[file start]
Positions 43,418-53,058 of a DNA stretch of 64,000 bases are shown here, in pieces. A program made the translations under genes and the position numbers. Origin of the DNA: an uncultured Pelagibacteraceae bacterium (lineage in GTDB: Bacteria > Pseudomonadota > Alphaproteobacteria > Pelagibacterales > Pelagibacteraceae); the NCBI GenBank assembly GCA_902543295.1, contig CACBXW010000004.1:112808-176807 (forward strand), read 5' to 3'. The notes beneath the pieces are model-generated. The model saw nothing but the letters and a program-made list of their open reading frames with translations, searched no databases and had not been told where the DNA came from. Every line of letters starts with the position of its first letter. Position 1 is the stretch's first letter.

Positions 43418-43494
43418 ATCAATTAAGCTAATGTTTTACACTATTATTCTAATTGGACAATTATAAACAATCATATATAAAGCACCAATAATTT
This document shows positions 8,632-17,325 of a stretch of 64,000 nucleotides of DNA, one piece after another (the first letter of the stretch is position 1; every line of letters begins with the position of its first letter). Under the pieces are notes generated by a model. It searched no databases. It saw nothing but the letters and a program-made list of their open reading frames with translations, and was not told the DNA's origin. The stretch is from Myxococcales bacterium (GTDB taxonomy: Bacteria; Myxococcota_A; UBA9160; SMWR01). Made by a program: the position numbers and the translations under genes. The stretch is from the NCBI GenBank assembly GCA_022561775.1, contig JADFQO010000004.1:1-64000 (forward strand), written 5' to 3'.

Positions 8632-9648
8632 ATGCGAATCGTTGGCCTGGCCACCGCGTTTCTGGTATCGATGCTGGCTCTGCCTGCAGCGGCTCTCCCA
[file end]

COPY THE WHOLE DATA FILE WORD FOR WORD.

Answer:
Positions 43,418-53,058 of a DNA stretch of 64,000 bases are shown here, in pieces. A program made the translations under genes and the position numbers. Origin of the DNA: an uncultured Pelagibacteraceae bacterium (lineage in GTDB: Bacteria > Pseudomonadota > Alphaproteobacteria > Pelagibacterales > Pelagibacteraceae); the NCBI GenBank assembly GCA_902543295.1, contig CACBXW010000004.1:112808-176807 (forward strand), read 5' to 3'. The notes beneath the pieces are model-generated. The model saw nothing but the letters and a program-made list of their open reading frames with translations, searched no databases and had not been told where the DNA came from. Every line of letters starts with the position of its first letter. Position 1 is the stretch's first letter.

Positions 43418-43494
43418 ATCAATTAAGCTAATGTTTTACACTATTATTCTAATTGGACAATTATAAACAATCATATATAAAGCACCAATAATTT
This document shows positions 8,632-17,325 of a stretch of 64,000 nucleotides of DNA, one piece after another (the first letter of the stretch is position 1; every line of letters begins with the position of its first letter). Under the pieces are notes generated by a model. It searched no databases. It saw nothing but the letters and a program-made list of their open reading frames with translations, and was not told the DNA's origin. The stretch is from Myxococcales bacterium (GTDB taxonomy: Bacteria; Myxococcota_A; UBA9160; SMWR01). Made by a program: the position numbers and the translations under genes. The stretch is from the NCBI GenBank assembly GCA_022561775.1, contig JADFQO010000004.1:1-64000 (forward strand), written 5' to 3'.

Positions 8632-9648
8632 ATGCGAATCGTTGGCCTGGCCACCGCGTTTCTGGTATCGATGCTGGCTCTGCCTGCAGCGGCTCTCCCA